Conservative pundit and publisher William F. Buckley Jr.
In the U.S. news media, there is often a distinction made between the racist Right, which emerged from the struggle to maintain slavery and segregation, and the "small-government" Right, which supposedly represents a respectable conservatism focused on the libertarian ideals of personal freedom and free-market principles.
But the reality is that both of these major branches of the American Right grew from the same political trunk, i.e., the South's fear that a strong federal government would intrude on the practices of slavery and, later, segregation. And, throughout U.S. history, those two branches of the Right have been mutually supportive.
Similarly, on Tuesday, the right-wing majority of the U.S. Supreme Court embraced the freedom of states and communities with a history of racial discrimination in voting to change their voting rules without having to get clearance from federal authorities as the Voting Rights Act of 1965 (and renewed in 2006) had required. Thus, prominent leaders of the "libertarian" Right -- the likes of William F. Buckley, Barry Goldwater, Ronald Reagan and Ron and Rand Paul -- have opposed major legislative efforts to combat Southern segregation, typically citing the "liberty" of a white restaurant owner to bar black patrons as trumping the right of the patrons to be treated fairly.
The right of these districts to set their own standards topped the power of Congress to require that the principle of one person, one vote, be respected for black and brown people, according to the Court's five right-wing justices. Thus, the libertarianism behind "small government" principles again supported the goal of white supremacy.
The reality of these two wings of the Right flapping together in coordination has existed since the Founding of the Republic when Southern opponents of the Constitution's proposed concentration of national power in the federal government argued that the shift away from state sovereignty -- as contained in the Articles of Confederation -- would inevitably doom slavery.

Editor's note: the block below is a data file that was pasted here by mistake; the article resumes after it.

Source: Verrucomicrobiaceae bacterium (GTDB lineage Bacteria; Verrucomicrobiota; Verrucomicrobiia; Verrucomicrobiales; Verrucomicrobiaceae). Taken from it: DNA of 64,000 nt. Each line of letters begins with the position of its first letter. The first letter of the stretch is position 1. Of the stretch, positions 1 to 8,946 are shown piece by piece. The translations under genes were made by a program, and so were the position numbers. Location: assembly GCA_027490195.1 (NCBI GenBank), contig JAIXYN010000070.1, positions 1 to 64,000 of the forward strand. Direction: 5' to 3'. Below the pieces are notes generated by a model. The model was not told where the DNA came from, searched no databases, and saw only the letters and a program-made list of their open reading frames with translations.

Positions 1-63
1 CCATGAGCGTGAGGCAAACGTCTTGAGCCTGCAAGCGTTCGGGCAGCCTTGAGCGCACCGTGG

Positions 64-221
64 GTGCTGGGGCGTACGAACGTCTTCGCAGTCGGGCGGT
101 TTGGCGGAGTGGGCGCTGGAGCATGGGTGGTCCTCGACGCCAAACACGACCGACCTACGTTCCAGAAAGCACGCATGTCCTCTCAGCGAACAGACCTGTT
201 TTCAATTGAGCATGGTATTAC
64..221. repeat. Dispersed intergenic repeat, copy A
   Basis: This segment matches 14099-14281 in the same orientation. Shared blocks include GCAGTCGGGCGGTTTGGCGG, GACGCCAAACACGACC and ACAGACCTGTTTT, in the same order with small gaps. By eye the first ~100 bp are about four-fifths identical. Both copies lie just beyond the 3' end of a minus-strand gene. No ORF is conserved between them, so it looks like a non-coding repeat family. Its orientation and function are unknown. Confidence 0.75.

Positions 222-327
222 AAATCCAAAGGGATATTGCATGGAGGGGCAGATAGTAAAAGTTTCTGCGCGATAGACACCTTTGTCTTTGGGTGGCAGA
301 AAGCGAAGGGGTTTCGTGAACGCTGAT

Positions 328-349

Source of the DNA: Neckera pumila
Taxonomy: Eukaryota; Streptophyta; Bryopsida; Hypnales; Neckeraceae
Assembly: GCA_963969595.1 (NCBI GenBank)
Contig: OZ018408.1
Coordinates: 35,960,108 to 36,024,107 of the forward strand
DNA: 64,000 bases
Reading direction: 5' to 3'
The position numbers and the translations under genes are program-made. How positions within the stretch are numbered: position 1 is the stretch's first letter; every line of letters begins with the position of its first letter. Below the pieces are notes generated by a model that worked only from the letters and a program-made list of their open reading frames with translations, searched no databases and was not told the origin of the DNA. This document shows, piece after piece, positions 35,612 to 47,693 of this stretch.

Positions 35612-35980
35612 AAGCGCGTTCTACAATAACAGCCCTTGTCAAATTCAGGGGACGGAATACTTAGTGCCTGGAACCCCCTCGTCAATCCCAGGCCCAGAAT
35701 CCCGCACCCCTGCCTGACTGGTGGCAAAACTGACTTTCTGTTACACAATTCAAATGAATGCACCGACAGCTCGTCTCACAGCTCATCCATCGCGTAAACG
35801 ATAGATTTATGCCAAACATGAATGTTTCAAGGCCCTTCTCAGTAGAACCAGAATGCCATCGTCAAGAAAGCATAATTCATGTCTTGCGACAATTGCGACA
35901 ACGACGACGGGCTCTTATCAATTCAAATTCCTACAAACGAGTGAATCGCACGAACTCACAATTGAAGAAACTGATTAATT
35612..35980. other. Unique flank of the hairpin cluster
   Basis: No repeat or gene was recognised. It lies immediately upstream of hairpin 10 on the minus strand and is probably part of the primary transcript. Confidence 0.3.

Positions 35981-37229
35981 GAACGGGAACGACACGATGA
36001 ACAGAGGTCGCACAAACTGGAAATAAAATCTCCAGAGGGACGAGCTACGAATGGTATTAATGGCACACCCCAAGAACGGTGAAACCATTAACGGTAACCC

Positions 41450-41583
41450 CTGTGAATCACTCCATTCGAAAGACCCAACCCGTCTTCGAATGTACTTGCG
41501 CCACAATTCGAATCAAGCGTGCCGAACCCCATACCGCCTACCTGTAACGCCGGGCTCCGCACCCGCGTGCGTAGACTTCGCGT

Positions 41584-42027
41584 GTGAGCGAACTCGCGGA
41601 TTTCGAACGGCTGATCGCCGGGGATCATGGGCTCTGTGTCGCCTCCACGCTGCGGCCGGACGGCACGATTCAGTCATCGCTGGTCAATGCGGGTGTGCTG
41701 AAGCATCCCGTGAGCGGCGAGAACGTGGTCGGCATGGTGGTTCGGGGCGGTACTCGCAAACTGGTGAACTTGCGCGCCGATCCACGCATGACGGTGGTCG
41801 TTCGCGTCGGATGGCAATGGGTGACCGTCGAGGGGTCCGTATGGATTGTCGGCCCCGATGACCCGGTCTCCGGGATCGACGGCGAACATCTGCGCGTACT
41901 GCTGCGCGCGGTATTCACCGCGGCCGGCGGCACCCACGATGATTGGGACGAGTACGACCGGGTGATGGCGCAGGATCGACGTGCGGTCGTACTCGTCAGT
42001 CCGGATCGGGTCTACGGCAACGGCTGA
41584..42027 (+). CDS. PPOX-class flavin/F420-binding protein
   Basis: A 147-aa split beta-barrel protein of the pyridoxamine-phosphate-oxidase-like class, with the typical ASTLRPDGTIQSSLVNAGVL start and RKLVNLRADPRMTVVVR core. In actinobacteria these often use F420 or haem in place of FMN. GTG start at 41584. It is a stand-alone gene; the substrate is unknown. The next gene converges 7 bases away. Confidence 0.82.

In the Virginia ratification convention of 1788, opponents of the Constitution -- Patrick Henry and George Mason -- pressed the case that Virginia's lucrative investment in slavery would be put at risk by a powerful central government that they claimed would eventually come under Northern dominance. [See Consortiumnews.com's "Source of Anti-Government Extremism."]
Though the Anti-Federalists lost the fight over the Constitution's ratification, they continued to oppose President George Washington's vision of a vibrant federal government building the young nation and protecting its fragile independence.
After Thomas Jefferson returned from France in 1789, the Anti-Federalists found their charismatic political leader. Along with his intellectual prowess, Jefferson was not above engaging in secretive personal attacks on Washington's key lieutenants, particularly Alexander Hamilton and John Adams. Jefferson ultimately organized his faction into the Democratic-Republican Party.
Despite his elegant words about freedom and equality, Jefferson was at his core a racist hypocrite who believed in white supremacy and rejected ever incorporating emancipated blacks into American society. Like Henry and Mason, Jefferson recognized the threat that a strong central government posed to his beloved Virginia and its lucrative institution of slavery.
So, Jefferson fiercely opposed the Federalist program that sought to promote the country's development through everything from a national bank to a professional military to a system of roads and canals.
The primary distinction between Washington and Jefferson was that -- although both were Virginian slaveholders -- Washington was arguably the First American while Jefferson was a Virginian first, rooted deeply in its soil and traditions.
Washington understood the new country as it was born through the Revolution's motto of "Join, or Die." He led the Continental Army in battles from Massachusetts to New York through New Jersey and Pennsylvania to Virginia. He knew the perspectives of the various regions and grasped the potential (and the problems) of the young nation.
As Commander-in-Chief, Washington also experienced the gross ineffectiveness of the Articles of Confederation, which governed the country from 1777 to 1787 and which made the 13 states "sovereign" and "independent." He had seen his troops go hungry because states reneged on pledges of support.
After Washington's army defeated the British in 1781, he watched in dismay as the squabbling among the states continued. Not only did Washington perceive how the Articles were holding back the nation's economic development but how they were endangering its fragile independence, as European powers played one region against another.
When Shays' Rebellion broke out in western Massachusetts in 1786, Washington was particularly concerned that the disorder might serve the interests of the British, who had only recently accepted the existence of the United States. Washington kept in touch with his Revolutionary War associates in Massachusetts, such as Gen. Henry Knox and Gen. Benjamin Lincoln.
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